HC Deb 13 March 1890 vol 342 cc688-9

I beg to ask the Lord Advocate whether his attention has been called to the prosecution of a miner in the Sheriff Court at Hamilton for a contravention of the Coal Mines Regulation Act, by using a stemmer or other implement of a description forbidden by the Act; whether the trial was fixed for 4th March, but, when the case was called, it was without any previous notice postponed indefinitely, at the instance of the Public Prosecutor, on the ground that some of his witnesses were ill; whether eight working miners attended the Court as witnesses for the defence; whether he will consider the propriety of re-imbursing those witnesses for the loss of their wages and expenses; and whether he will give such instructions to the Procurator Fiscal as will prevent such inconvenience and loss being caused to witnesses who attend in the performance of a public duty?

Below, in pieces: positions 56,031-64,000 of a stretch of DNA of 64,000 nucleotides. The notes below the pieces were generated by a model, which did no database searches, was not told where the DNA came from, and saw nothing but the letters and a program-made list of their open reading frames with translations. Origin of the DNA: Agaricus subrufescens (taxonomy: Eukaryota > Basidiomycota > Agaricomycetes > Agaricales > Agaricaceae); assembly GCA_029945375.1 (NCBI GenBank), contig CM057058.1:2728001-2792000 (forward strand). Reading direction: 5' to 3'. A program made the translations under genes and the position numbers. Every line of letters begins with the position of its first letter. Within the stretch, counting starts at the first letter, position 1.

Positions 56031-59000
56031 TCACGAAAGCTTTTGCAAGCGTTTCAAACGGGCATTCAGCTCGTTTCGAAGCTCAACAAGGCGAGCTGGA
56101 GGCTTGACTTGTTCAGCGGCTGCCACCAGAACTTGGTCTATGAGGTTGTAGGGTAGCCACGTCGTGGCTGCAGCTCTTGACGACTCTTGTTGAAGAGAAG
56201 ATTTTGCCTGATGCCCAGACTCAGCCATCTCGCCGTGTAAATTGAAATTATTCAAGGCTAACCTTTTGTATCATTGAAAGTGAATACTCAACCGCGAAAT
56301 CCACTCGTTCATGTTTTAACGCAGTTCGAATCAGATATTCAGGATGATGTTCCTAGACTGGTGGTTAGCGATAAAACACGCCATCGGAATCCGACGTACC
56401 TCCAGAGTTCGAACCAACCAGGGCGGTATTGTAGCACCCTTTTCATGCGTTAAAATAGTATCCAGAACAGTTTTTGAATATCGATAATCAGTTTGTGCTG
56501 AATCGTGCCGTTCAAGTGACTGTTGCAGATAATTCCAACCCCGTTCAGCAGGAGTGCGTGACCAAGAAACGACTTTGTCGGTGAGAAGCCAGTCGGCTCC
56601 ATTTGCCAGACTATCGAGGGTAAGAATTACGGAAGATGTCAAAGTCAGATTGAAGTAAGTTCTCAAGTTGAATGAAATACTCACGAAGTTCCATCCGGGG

I have inquired into this matter. It was not possible to give any notice of postponement of trial, as the Procurator Fiscal was only made aware of the absence from illness of an essential witness half an hour before the hour fixed for the trial. I have no reason to doubt the accuracy of the number of working miners present, given in the question, but am unable to say positively, as no notice was given to the Procurator Fiscal either as to the number of these witnesses or the nature of their evidence. It would be quite contrary to practice to re-imburse such witnesses. The professional and official experience of the hon. Member must doubtless make him aware that such a delay as occurred in this case is sometimes unavoidable, and of very rare occurrence. Every care is taken by the Public Prosecutors, where it is possible for them to do so, to intimate any postponement, and to avoid inconvenience and loss to those persons who may have to attend. In these circumstances I think he will agree with me that it is undesirable to issue instructions to the Procurator Fiscal which would imply censure where no error had been committed.